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J Virol. 2017 May 12;91(11). pii: e00195-17. doi: 10.1128/JVI.00195-17. Print 2017 Jun 1.

Heterologous Packaging Signals on Segment 4, but Not Segment 6 or Segment 8, Limit Influenza A Virus Reassortment.

Author information

1
Department of Microbiology and Immunology, Emory University School of Medicine, Atlanta, Georgia, USA.
2
Department of Microbiology and Immunology, Emory University School of Medicine, Atlanta, Georgia, USA anice.lowen@emory.edu.

Abstract

Influenza A virus (IAV) RNA packaging signals serve to direct the incorporation of IAV gene segments into virus particles, and this process is thought to be mediated by segment-segment interactions. These packaging signals are segment and strain specific, and as such, they have the potential to impact reassortment outcomes between different IAV strains. Our study aimed to quantify the impact of packaging signal mismatch on IAV reassortment using the human seasonal influenza A/Panama/2007/99 (H3N2) and pandemic influenza A/Netherlands/602/2009 (H1N1) viruses. Focusing on the three most divergent segments, we constructed pairs of viruses that encoded identical proteins but differed in the packaging signal regions on a single segment. We then evaluated the frequency with which segments carrying homologous versus heterologous packaging signals were incorporated into reassortant progeny viruses. We found that, when segment 4 (HA) of coinfecting parental viruses was modified, there was a significant preference for the segment containing matched packaging signals relative to the background of the virus. This preference was apparent even when the homologous HA constituted a minority of the HA segment population available in the cell for packaging. Conversely, when segment 6 (NA) or segment 8 (NS) carried modified packaging signals, there was no significant preference for homologous packaging signals. These data suggest that movement of NA and NS segments between the human H3N2 and H1N1 lineages is unlikely to be restricted by packaging signal mismatch, while movement of the HA segment would be more constrained. Our results indicate that the importance of packaging signals in IAV reassortment is segment dependent.IMPORTANCE Influenza A viruses (IAVs) can exchange genes through reassortment. This process contributes to both the highly diverse population of IAVs found in nature and the formation of novel epidemic and pandemic IAV strains. Our study sought to determine the extent to which IAV packaging signal divergence impacts reassortment between seasonal IAVs. Our knowledge in this area is lacking, and insight into the factors that influence IAV reassortment will inform and strengthen ongoing public health efforts to anticipate the emergence of new viruses. We found that the packaging signals on the HA segment, but not the NA or NS segments, restricted IAV reassortment. Thus, the packaging signals of the HA segment could be an important factor in determining the likelihood that two IAV strains of public health interest will undergo reassortment.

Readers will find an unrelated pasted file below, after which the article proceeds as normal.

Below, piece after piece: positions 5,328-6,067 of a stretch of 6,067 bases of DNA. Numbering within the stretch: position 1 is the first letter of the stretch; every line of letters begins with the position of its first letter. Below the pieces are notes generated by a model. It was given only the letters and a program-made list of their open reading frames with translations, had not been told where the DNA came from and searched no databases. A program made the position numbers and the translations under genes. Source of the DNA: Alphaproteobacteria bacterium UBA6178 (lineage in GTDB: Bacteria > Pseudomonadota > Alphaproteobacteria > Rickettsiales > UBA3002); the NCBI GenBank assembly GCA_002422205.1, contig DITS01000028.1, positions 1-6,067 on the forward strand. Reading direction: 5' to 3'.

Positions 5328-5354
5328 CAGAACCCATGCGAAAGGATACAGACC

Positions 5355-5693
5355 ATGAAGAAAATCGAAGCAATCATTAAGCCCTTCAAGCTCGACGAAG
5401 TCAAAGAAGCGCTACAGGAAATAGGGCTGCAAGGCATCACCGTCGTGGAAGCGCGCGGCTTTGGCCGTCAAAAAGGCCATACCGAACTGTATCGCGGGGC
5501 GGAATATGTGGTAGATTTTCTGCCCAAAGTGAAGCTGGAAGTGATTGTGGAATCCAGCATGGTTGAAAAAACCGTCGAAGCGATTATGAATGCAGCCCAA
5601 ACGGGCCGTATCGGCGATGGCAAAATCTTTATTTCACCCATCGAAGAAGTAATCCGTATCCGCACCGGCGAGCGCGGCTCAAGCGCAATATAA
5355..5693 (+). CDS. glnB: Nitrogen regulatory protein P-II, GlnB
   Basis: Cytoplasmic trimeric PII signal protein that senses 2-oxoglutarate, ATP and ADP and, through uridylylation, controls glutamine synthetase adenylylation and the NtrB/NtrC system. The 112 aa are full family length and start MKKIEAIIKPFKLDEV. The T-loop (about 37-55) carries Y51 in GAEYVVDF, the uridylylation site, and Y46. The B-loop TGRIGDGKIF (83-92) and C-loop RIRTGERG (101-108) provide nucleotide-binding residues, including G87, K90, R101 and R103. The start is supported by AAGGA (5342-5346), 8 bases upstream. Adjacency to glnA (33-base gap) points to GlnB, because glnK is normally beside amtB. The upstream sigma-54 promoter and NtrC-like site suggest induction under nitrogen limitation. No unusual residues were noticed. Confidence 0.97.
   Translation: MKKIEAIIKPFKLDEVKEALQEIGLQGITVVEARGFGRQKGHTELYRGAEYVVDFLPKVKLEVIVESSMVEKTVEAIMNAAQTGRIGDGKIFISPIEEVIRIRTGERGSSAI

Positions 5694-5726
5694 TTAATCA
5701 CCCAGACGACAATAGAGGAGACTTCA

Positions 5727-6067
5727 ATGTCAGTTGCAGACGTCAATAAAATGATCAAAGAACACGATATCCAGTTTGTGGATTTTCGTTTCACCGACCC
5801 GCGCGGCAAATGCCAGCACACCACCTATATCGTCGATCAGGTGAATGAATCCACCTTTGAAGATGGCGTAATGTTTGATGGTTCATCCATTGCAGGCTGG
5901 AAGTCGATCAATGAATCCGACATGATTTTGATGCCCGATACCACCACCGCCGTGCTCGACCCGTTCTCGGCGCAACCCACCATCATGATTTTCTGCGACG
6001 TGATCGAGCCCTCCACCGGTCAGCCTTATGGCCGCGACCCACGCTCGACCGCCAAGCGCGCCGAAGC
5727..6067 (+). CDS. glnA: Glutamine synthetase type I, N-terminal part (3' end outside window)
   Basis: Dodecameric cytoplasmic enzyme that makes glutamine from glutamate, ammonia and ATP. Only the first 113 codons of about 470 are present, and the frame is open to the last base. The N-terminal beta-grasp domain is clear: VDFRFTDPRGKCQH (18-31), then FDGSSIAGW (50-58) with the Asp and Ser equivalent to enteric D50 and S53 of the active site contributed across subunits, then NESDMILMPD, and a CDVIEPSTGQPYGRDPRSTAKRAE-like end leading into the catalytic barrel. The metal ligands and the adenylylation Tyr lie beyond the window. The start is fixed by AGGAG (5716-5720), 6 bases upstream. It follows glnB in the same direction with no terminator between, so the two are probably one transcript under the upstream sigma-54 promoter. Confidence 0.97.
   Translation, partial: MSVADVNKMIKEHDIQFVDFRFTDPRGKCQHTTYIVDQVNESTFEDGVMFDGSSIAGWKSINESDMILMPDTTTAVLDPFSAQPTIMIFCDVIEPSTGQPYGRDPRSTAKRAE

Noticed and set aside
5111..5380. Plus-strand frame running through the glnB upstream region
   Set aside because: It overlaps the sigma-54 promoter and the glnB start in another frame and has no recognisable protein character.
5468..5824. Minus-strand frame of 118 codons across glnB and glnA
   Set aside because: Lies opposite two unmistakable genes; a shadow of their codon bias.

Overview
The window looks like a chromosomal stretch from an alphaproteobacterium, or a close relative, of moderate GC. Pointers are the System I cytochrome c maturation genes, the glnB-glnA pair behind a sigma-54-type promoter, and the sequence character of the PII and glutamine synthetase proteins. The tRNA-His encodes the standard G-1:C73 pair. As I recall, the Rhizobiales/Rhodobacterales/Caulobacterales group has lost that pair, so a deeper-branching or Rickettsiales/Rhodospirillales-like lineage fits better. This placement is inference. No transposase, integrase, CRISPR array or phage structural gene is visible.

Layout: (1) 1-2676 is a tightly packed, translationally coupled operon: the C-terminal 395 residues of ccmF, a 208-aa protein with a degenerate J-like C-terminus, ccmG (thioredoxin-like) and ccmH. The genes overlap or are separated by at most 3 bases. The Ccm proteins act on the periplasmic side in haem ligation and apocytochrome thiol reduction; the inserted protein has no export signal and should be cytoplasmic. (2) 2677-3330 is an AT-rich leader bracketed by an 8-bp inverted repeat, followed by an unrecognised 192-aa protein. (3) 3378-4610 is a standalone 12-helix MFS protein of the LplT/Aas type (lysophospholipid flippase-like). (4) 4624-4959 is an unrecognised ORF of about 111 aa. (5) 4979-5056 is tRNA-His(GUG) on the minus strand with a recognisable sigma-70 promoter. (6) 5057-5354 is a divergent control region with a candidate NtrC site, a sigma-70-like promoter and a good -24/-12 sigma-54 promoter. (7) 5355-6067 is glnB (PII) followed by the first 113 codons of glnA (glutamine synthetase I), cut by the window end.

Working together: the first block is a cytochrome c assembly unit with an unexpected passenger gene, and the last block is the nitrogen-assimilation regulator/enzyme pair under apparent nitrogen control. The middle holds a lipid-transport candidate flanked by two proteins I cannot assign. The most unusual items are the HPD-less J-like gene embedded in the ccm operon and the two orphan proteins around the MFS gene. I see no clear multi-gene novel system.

KEYWORDS:

evolution; influenza virus; packaging; reassortment; segment mismatch

PMID:
28331085
PMCID:
PMC5432880
DOI:
10.1128/JVI.00195-17
[Indexed for MEDLINE]
Free PMC Article

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